Proliferation of vascular smooth muscle (VSM) severely affects the outcome of coronary artery bypass and angioplasty procedures, causing the failure of venous grafts or restenosis of the reopened vessel. Investigation into the mechanisms underlying the process of VSM cellular proliferation has provided evidence that intracellular signaling mechanisms triggered by extracellular hormonal factors acting through G protein-coupled receptors, can mediate and sustain this pathological process. Inhibition of common pathways of G protein-coupled receptor signaling has recently proven effective in preventing VSM cellular activation and proliferation. In particular, inhibition of the G beta gamma-mediated mitogen-activated protein (MAP) kinase signaling pathway results in the inhibition of VSM proliferation in vitro. Moreover, use of adenoviral vectors to deliver a peptide inhibitor of G beta gamma signaling in vivo has resulted in inhibition of intimal hyperplasia in experimental models of vein-graft failure and restenosis.

G beta gamma-mediated signaling: new therapeutic target for proliferative vascular disease.

G. Iaccarino;
1999

Abstract

Proliferation of vascular smooth muscle (VSM) severely affects the outcome of coronary artery bypass and angioplasty procedures, causing the failure of venous grafts or restenosis of the reopened vessel. Investigation into the mechanisms underlying the process of VSM cellular proliferation has provided evidence that intracellular signaling mechanisms triggered by extracellular hormonal factors acting through G protein-coupled receptors, can mediate and sustain this pathological process. Inhibition of common pathways of G protein-coupled receptor signaling has recently proven effective in preventing VSM cellular activation and proliferation. In particular, inhibition of the G beta gamma-mediated mitogen-activated protein (MAP) kinase signaling pathway results in the inhibition of VSM proliferation in vitro. Moreover, use of adenoviral vectors to deliver a peptide inhibitor of G beta gamma signaling in vivo has resulted in inhibition of intimal hyperplasia in experimental models of vein-graft failure and restenosis.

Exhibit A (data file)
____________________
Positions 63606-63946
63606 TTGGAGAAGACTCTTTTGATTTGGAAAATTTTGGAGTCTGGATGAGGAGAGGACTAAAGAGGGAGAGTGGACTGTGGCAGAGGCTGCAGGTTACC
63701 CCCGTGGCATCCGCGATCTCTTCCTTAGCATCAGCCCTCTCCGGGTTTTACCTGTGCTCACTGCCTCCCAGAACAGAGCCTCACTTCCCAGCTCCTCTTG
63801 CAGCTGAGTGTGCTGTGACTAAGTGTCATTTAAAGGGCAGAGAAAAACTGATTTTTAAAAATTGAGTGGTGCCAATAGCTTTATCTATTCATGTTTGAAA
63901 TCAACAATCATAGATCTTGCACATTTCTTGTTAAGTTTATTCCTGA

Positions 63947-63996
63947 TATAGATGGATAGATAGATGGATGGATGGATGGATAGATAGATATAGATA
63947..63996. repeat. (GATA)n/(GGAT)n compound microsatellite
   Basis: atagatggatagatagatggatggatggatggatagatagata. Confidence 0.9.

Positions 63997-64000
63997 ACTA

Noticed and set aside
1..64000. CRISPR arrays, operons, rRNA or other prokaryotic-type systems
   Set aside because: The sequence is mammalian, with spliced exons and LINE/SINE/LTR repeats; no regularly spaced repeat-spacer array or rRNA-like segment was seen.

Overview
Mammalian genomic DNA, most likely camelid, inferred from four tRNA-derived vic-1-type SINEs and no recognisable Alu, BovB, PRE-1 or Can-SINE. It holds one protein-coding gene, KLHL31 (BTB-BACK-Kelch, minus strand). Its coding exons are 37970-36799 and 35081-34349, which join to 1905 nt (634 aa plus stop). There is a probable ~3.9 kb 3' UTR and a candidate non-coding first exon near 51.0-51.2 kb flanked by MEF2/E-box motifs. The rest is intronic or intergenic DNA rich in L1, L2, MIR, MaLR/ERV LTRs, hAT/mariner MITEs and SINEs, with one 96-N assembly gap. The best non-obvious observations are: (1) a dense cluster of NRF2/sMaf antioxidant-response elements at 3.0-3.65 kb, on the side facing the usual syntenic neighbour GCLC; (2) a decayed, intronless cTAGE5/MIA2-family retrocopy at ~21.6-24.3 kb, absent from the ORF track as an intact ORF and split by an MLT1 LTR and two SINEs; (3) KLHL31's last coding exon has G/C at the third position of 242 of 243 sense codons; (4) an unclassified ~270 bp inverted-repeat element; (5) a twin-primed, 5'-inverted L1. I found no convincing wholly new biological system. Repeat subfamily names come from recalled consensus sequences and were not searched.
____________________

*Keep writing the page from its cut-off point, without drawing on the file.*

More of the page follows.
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Utilizza questo identificativo per citare o creare un link a questo documento: http://hdl.handle.net/11588/339868
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